This post is an excerpt from GovLoop’s latest research brief, Enabling Digital Transformation in Government.
Digital transformation — the updating of information technology solutions and services — is one of the highest priorities for government today. Given its potential to improve citizen services, cut procurement costs and improve productivity, federal agencies are aggressively pursuing this objective. But while digital transformation is pursued, many agencies have yet to see real outcomes in the way digital tools facilitate mission goals.
A recent GovLoop survey of 163 federal government professionals revealed that there are a number of obstacles that make it difficult to transition to better technologies, including the burden of current infrastructures, resource shortages and ineffective planning.
A primary obstacle to innovation is the current composition of government IT infrastructures. Most agencies’ current technology systems don’t support the type of digital services and processes that are expected of organizations today. They don’t meet citizen expectations for customer service tools, nor do they help employees efficiently collaborate and do their jobs.
When government leaders attempt to replace those outdated and legacy systems, however, they find the task much more difficult than simply ripping out one system and replacing it with a better one.
“The primary reason why agencies are not able to innovate is because they’re hamstrung by the types of legacy solutions and infrastructure that exist within their agency,” Adolf said. “The tools they have in place that are core to their mission in many cases are not designed in a way that’s easy to innovate on.”
Fifty-six percent of survey respondents cited the inability to integrate new solutions with outdated technologies as a primary barrier to effectively innovating. Legacy systems were most often built for unique needs, met in a specific IT environment. They were not built to integrate with newer environments like cloud, nor were they made to be heavily altered as new service demands arise.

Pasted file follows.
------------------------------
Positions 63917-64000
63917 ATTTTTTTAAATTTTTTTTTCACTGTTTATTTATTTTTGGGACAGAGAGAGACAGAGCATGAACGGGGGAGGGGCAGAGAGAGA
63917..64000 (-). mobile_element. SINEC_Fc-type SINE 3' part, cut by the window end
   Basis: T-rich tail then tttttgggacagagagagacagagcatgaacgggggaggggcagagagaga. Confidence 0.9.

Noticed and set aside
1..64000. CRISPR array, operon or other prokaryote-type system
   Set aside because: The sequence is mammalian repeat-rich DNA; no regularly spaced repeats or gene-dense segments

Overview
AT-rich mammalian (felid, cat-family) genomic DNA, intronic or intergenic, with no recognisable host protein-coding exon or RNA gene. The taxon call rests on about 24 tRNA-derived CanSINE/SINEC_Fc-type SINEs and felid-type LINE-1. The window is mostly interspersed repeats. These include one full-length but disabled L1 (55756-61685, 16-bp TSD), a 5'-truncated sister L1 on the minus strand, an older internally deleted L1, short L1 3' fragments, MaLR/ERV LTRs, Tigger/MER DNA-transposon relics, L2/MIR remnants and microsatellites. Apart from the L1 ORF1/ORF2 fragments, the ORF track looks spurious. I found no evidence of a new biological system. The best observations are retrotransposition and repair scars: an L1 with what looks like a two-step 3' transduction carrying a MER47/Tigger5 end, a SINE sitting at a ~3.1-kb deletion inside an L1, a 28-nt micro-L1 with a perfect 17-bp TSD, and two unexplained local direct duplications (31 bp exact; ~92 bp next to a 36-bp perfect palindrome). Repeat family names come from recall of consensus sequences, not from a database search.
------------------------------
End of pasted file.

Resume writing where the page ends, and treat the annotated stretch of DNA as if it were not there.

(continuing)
But while these systems aren’t flexible enough to be adapted, they also prove difficult to replace. Because these solutions were designed for custom needs, the newer off-the-shelf solutions that most organizations target for cost-savings and operational simplicity don’t provide a sufficient substitute. Most pre-built applications simply can’t provide all of the capabilities of a single, custom-built system. As a result, IT leaders are forced to either sacrifice functionality to modernize or purchase multiple solutions to replace one system.
Not only is the latter tactic resource-intensive, combining multiple solutions to aggregate those capabilities can also reduce the efficacy of modernization efforts. As more solutions are added to an already-complex legacy IT infrastructure, the ability to securely and effectively manage those systems decreases.
Resource Shortage and Misallocation
Not only do these legacy systems present integration roadblocks, they also consume already-constrained government resources. Unsurprisingly, more than half of survey respondents cited the costs of new technology as a major concern. Data shows, however, that an even bigger cost barrier to innovation is legacy IT.
For most agencies, well over half of their IT budget is spent on operating and maintaining (O&M) current IT systems. According to ITDashboard.gov, 68.6 percent of the current federal IT budget is being spent on O&M, with only 22.9 percent spent on development, modernization and enhancements. Survey respondents cited similar conditions — 43 percent said the cost of operating and maintaining current IT systems hindered effective innovation.
Legacy systems not only tie up IT professionals’ time and skills in outdated processes, they also consume the budget to invest in new technologies or new skills for IT professionals.
Leadership and Planning
Finally, innovation efforts suffer from a lack of cohesive leadership and planning to execute large-scale technology projects.
Replacing legacy infrastructure with effective new solutions requires careful planning, not just to acquire those solutions but to maintain and upgrade them as needed. One survey respondent noted, “I have not seen a true digital transformation plan. I have seen some short-term plans and other innovations, but not the comprehensive, integrated, long-term, visionary plan I’d hoped for.” Unfortunately, this experience isn’t unique in government settings.
While many government leaders understand the need to invest in new technologies, they are often prevented from doing so by the nature of federal work. “The timeline for doing those modernizations or innovations often outlasts some of the personnel who are appointed to make those types of decisions,” Adolf said.
Budget cycles, personnel turnover and changes in administration often prevent leaders from seeing an effective technology transition through from planning to execution and maintenance. At the same time, the developers and users of these applications also have difficulty keeping pace.
But these dynamics of federal government work are unlikely to change. That means leaders must seek a different approach to technology that is more agile and flexible to changing circumstances.
To read our full research brief, Enabling Digital Transformation in Government, click here.